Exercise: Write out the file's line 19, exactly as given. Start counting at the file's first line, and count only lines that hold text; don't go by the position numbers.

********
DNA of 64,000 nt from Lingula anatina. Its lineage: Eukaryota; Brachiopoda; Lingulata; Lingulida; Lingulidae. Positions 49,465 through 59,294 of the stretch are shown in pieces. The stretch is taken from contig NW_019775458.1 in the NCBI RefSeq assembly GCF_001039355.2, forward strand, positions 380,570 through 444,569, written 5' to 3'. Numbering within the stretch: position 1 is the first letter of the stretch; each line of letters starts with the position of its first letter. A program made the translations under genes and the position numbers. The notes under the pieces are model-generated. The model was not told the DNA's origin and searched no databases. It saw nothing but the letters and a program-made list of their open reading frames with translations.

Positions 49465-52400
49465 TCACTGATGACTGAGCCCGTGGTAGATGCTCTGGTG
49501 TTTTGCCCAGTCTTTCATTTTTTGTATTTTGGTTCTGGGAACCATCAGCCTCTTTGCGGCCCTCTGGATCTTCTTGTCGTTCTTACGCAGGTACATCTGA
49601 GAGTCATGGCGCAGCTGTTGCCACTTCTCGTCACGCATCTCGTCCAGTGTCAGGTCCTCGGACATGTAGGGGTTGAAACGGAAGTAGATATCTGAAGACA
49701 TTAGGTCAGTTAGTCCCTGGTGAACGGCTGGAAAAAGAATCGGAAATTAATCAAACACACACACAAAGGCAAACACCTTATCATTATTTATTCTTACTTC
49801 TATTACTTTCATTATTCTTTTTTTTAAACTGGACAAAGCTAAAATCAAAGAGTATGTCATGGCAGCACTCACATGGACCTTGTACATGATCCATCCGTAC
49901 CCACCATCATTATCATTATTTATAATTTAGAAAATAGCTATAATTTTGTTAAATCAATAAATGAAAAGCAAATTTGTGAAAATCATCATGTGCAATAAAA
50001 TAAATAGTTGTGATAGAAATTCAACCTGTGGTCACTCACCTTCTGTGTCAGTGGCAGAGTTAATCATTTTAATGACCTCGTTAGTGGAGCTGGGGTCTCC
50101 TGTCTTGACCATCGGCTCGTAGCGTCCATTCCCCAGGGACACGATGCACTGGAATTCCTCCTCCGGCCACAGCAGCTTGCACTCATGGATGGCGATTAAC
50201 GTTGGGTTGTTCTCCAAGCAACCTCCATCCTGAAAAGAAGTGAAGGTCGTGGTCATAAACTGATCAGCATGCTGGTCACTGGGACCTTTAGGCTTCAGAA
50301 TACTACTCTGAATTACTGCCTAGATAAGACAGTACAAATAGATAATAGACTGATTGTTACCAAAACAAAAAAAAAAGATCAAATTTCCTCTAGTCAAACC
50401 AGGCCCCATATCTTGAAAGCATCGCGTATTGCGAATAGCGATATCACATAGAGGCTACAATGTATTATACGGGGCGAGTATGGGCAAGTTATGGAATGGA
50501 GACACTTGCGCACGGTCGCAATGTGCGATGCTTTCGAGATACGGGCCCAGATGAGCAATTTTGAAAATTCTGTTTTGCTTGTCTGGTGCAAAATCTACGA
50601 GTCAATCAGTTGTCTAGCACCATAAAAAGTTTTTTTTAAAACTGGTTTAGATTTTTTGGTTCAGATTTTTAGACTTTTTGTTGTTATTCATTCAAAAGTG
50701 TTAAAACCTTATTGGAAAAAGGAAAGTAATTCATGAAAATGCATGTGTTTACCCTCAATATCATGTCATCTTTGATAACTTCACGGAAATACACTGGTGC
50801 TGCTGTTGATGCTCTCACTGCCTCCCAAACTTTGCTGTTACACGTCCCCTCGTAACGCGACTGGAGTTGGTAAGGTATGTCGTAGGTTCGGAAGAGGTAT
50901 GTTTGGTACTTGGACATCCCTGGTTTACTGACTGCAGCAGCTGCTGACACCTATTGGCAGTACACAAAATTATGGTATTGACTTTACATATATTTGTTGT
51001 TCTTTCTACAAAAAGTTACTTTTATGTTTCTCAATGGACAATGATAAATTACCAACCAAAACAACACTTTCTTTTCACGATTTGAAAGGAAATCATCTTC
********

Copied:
51001 TCTTTCTACAAAAAGTTACTTTTATGTTTCTCAATGGACAATGATAAATTACCAACCAAAACAACACTTTCTTTTCACGATTTGAAAGGAAATCATCTTC